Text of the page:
Study these principals and apply them to your own breeding program, they worked for a legendary Breeder in the difficult Bull Terrier breed.
Twenty Basic Breeding Principles
by Raymond H. Oppenheimer
Consistently breeding top show dogs is an art and the legendary British expert succeeded in a difficult breed - the Bull Terrier. These basic breeding principals must be studied if you intend to breed your own show dog!
1. Don't make use of indiscriminate outcrosses. A judicious outcross can be of great value, an injudicious one can produce an aggregation of every imaginable fault in the breed.
2. Don't line breed just for the sake of line breeding. Line breeding with complementary types can bring great rewards; with unsuitable ones it will lead to immediate disaster.
3. Don't take advice from people who have always been unsuccessful breeders. If their opinions were worth having they would have proved it by their successes.
4. Don't believe the popular cliché about the brother or sister of the great champion being just as good to breed from. For every one that is, hundreds are not. It depends on the animal concerned.
5. Don't credit your own dogs with virtues they don't possess. Self-deceit is a stepping stone to failure.
6. Don't breed from mediocrities; the absence of a fault does not in any way signify the presence of its corresponding virtue.
7. Don't try to line breed to two dogs at the same time; you will end by line breeding to neither.
8. Don't assess the worth of a stud dog by his inferior progeny. All stud dogs sire rubbish at times; what matters is how good their best efforts are.
9. Don't allow personal feelings to influence your choice of a stud dog. The right dog for your bitch is the right dog, whoever owns it.
10. Don't allow admiration of a stud dog to blind you to his faults. If you do you will soon be the victim of auto-intoxication.
11. Don't mate together animals which share the same fault. You are asking for trouble if you do.
12. Don't forget that it is the whole dog that counts. If you for- get one virtue while searching for another you will pay for it.
13. Don't search for the perfect dog as a mate for you bitch. The perfect dog (or bitch) doesn't exist, never has and never will!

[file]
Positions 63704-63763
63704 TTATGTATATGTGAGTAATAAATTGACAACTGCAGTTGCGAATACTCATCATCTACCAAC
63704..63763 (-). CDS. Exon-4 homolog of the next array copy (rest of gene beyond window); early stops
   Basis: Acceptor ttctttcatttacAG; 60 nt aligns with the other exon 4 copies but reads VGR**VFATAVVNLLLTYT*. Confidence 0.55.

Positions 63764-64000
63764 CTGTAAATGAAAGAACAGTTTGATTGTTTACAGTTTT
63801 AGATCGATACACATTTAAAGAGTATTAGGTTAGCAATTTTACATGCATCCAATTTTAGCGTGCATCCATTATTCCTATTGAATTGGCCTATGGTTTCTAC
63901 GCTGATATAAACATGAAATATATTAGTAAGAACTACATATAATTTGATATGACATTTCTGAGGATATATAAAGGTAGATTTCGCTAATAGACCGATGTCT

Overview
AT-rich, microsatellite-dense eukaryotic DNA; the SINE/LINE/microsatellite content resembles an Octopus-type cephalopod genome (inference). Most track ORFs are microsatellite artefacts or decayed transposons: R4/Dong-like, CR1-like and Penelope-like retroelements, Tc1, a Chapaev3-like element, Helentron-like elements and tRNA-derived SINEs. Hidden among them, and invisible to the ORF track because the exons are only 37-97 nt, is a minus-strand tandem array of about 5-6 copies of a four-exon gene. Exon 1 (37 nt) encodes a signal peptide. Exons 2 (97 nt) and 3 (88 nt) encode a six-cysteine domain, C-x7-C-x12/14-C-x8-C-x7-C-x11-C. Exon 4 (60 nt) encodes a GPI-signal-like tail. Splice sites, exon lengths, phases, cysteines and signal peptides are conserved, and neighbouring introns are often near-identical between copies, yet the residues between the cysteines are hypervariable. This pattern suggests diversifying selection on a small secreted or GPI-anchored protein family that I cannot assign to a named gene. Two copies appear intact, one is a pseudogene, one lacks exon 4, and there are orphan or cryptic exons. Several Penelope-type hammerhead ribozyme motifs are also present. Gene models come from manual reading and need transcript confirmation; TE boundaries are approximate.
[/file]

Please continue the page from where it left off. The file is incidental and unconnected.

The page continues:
14. Don't be frightened of breeding from animals that have obvious faults so long as they have compensating virtues. A lack of virtues is far the greatest fault of all.
15. Don't mate together non-complementary types. An ability to recognize type at a glance is a breeder's greatest gift; ask the successful breeders to explain this subject - there is no other way of learning. (I would define non-complimentary types as ones which have the same faults and lack the same virtues.)
16. Don't forget the necessity to preserve head quality. It will vanish like a dream if you do.
17. Don't forget that substance plus quality should be one of your aims. Any fool can breed one without the other!
18. Don't forget that a great head plus soundness should be another of your aims. Many people can never breed either!
19. Don't ever try to decry a great Bull Terrier. A thing of beauty is not only a joy forever but a great Bull Terrier should be a source of aesthetic pride and pleasure to all true lovers of the breed.
20. Don't be satisfied with anything but the best. The second best is never good enough.
Copyright © TheDogPlace.org 201014061707 http://www.thedogplace.org/ShowPlace/Breeding-Principles_Oppenheimer-10.asp
For extensive genetic and dog breeding information, visit Canine Reproduction Index!
TheDogPlace.org for authoritative free DogCare information
If you breed or show dogs, get your news at TheDogPress.com
TheJudgesPlace.com especially for Judges, professional and owner handlers.